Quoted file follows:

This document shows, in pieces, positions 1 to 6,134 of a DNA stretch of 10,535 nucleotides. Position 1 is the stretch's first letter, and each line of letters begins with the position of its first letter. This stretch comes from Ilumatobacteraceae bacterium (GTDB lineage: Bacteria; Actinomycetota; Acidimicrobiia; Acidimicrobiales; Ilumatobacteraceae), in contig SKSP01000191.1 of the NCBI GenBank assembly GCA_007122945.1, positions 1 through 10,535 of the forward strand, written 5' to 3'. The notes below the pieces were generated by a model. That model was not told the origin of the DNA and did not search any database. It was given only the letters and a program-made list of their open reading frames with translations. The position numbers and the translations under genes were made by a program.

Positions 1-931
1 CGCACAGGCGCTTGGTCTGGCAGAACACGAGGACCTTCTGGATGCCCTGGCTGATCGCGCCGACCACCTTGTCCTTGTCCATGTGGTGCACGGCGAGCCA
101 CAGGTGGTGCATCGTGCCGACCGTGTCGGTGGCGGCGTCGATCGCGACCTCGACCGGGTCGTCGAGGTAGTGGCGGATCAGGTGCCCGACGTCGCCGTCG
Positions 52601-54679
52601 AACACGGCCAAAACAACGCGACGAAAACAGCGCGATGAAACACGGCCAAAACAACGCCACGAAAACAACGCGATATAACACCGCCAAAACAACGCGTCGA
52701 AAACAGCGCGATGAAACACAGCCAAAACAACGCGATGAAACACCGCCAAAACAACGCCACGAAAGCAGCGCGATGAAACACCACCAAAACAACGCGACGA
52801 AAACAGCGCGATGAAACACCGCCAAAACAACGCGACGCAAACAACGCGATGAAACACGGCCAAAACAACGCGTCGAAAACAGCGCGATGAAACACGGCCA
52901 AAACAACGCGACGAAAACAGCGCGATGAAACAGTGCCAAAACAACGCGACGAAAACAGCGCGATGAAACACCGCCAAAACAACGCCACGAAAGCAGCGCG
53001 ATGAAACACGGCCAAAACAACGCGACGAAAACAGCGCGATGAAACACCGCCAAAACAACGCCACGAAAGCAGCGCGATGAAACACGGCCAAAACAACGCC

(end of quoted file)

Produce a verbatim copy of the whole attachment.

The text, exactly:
This document shows, in pieces, positions 1 to 6,134 of a DNA stretch of 10,535 nucleotides. Position 1 is the stretch's first letter, and each line of letters begins with the position of its first letter. This stretch comes from Ilumatobacteraceae bacterium (GTDB lineage: Bacteria; Actinomycetota; Acidimicrobiia; Acidimicrobiales; Ilumatobacteraceae), in contig SKSP01000191.1 of the NCBI GenBank assembly GCA_007122945.1, positions 1 through 10,535 of the forward strand, written 5' to 3'. The notes below the pieces were generated by a model. That model was not told the origin of the DNA and did not search any database. It was given only the letters and a program-made list of their open reading frames with translations. The position numbers and the translations under genes were made by a program.

Positions 1-931
1 CGCACAGGCGCTTGGTCTGGCAGAACACGAGGACCTTCTGGATGCCCTGGCTGATCGCGCCGACCACCTTGTCCTTGTCCATGTGGTGCACGGCGAGCCA
101 CAGGTGGTGCATCGTGCCGACCGTGTCGGTGGCGGCGTCGATCGCGACCTCGACCGGGTCGTCGAGGTAGTGGCGGATCAGGTGCCCGACGTCGCCGTCG
Positions 52601-54679
52601 AACACGGCCAAAACAACGCGACGAAAACAGCGCGATGAAACACGGCCAAAACAACGCCACGAAAACAACGCGATATAACACCGCCAAAACAACGCGTCGA
52701 AAACAGCGCGATGAAACACAGCCAAAACAACGCGATGAAACACCGCCAAAACAACGCCACGAAAGCAGCGCGATGAAACACCACCAAAACAACGCGACGA
52801 AAACAGCGCGATGAAACACCGCCAAAACAACGCGACGCAAACAACGCGATGAAACACGGCCAAAACAACGCGTCGAAAACAGCGCGATGAAACACGGCCA
52901 AAACAACGCGACGAAAACAGCGCGATGAAACAGTGCCAAAACAACGCGACGAAAACAGCGCGATGAAACACCGCCAAAACAACGCCACGAAAGCAGCGCG
53001 ATGAAACACGGCCAAAACAACGCGACGAAAACAGCGCGATGAAACACCGCCAAAACAACGCCACGAAAGCAGCGCGATGAAACACGGCCAAAACAACGCC